- Author: Guy B Kyser
Silverleaf nightshade (Solanum elaeagnifolium) is a perennial subshrub native to the American Southwest, southern states, Mexico, and South America. It's a member of the Solanaceae, thus a relative of tomatoes, potatoes, tomatillos, eggplant, and tobacco, as well as weeds such as tree tobacco, black nightshade, and hairy nightshade.
The photo below shows silverleaf nightshade spreading in a recently disked field near UC Davis. Note that it's pretty much the only plant present: it can regrow from small rhizome fragments, and is very tolerant of hot and dry conditions. It's also poisonous to livestock. It is a listed noxious weed in many states and in a number of Mediterranean-climate countries...
- Author: Thomas Getts
I wanted to give a shout-out to a recent blog posted by Tunyalee Martin with UC IPM. The blog post announces a new online interactive tool for controlling wildland weeds with non Chemical methods. This project was spearheaded by Cheryl Wilen (UC IPM) and Jutta Burger (CAL IPC) who worked with a team to develop a Best Management Practices Manual for non-chemical weed control and worked with Tunyalee and UC IPM to build the online interactive interface to access the information.
Click here to read the...
- Author: Steven A Fennimore
Common Purslane Biology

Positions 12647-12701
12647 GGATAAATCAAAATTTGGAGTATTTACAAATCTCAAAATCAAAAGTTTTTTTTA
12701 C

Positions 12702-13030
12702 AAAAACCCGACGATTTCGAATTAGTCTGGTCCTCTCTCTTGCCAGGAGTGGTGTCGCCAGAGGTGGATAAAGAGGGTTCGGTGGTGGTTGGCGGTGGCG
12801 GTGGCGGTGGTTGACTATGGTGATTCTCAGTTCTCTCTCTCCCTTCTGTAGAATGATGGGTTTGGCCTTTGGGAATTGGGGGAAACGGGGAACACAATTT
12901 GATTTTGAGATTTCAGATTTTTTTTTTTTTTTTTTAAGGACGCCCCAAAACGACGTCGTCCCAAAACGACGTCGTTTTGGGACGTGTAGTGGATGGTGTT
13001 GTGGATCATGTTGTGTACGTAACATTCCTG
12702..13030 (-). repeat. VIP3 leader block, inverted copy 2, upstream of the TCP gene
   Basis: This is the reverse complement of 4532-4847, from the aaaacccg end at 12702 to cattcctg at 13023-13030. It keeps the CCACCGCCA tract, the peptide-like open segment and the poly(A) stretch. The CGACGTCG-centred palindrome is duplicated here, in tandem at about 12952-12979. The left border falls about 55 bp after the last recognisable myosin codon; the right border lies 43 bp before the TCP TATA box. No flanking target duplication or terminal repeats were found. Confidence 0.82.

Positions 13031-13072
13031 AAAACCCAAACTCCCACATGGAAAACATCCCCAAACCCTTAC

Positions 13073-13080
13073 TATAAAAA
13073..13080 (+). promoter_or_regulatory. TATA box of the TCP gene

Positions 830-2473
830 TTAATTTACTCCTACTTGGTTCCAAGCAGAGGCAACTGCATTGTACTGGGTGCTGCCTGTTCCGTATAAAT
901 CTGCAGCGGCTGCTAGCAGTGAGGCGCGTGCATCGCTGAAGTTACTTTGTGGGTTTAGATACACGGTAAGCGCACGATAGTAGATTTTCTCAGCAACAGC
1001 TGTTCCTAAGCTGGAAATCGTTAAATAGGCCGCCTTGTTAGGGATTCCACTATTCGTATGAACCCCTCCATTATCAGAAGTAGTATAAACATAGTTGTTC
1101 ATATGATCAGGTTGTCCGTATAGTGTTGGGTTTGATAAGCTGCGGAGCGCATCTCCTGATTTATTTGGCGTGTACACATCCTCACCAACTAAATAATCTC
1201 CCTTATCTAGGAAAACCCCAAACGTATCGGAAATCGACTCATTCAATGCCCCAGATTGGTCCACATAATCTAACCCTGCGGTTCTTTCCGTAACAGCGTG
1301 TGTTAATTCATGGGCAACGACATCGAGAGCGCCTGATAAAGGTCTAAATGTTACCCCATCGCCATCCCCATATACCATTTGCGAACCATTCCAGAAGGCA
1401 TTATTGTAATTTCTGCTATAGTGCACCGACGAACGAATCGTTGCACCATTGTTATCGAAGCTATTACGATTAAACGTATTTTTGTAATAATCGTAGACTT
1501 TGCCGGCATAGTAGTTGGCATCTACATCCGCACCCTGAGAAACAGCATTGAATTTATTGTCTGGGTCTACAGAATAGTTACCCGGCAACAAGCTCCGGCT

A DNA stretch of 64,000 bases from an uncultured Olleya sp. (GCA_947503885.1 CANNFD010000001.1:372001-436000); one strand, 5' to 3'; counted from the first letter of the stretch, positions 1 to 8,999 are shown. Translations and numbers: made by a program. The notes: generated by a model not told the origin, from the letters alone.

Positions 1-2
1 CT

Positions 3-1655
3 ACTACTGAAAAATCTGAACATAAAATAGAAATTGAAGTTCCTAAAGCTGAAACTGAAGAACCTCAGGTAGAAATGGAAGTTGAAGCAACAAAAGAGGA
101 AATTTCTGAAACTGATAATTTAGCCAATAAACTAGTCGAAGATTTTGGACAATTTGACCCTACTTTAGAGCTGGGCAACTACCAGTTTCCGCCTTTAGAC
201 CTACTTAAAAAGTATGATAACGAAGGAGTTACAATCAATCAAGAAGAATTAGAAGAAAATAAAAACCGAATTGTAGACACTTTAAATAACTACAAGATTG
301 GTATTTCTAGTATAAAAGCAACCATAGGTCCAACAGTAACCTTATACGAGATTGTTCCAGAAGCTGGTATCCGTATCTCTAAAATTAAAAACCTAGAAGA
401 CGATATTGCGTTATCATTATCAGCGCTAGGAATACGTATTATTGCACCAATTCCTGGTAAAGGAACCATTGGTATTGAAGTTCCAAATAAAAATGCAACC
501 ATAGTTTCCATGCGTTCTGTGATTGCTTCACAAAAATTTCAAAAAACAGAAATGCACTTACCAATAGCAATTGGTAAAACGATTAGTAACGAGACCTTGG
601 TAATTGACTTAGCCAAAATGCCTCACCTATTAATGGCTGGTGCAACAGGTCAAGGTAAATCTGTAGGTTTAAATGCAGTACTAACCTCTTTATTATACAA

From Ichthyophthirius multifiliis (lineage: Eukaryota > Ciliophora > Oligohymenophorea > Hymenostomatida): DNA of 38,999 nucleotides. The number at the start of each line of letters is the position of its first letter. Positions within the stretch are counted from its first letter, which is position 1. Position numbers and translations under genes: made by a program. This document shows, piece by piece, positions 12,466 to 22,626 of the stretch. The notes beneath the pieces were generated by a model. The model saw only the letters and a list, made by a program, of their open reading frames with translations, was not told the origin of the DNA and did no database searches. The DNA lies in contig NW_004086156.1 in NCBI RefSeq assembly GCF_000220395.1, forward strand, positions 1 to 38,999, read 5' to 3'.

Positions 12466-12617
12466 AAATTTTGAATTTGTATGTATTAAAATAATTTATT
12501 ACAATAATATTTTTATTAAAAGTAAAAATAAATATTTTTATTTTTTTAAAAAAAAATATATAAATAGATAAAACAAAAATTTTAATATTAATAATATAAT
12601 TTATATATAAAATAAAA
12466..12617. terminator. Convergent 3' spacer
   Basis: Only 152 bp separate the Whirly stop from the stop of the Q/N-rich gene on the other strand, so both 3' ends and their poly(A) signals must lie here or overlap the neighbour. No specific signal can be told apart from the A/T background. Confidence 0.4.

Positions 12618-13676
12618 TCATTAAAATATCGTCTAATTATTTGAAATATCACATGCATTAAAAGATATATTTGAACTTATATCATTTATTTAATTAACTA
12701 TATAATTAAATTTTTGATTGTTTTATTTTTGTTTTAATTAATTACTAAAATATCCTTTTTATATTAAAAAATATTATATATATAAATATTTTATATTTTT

Steve Fennimore, Extension Specialist UC Davis
July appears to be the period of maximum emergence of common purslane (Portulaca oleracea) see figure 1 attached. Purslane is considered a summer weed with peak emergence occurring during warm weather. Purslane seeds are small and germinate best from the soil surface and from very shallow soil layers <0.25 inches. Purslane seed have the lowest level of dormancy during July when we see large flushes of this weed. It is best to cultivate purslane when it is very small – within the first 3 weeks, as uprooting will generally kill the small seedlings. Starting at 4 weeks purslane becomes harder to control. We found that uprooted 4, 5 and...
- Author: Bradley Hanson
Press release (April 28, 2021) from the Weed Science Society of America
Have you heard about HRAC's Mode of Action updates?
The Herbicide Resistance Action Committee (HRAC) has updated its Herbicide Mode of Action Classification System, which is a vital tool in developing sustainable weed control programs.
Explore WSSA's recent fact sheet to find out why updates were needed and what changes are being made.
Good info at the link above including:
From the Livestock and Range blog
Did you miss the Weed Management for Small Acreage Workshop? Don't worry! Here's the link to all the presentations: https://youtube.com/playlist?list=PLLjlfxpbNglYGn38KY94aoo6z3pLjo7E4.
- Poisonous Plants
- Yellow Starthistle Control
- Herbicide Resistant Weeds
- Weed ID and Management 101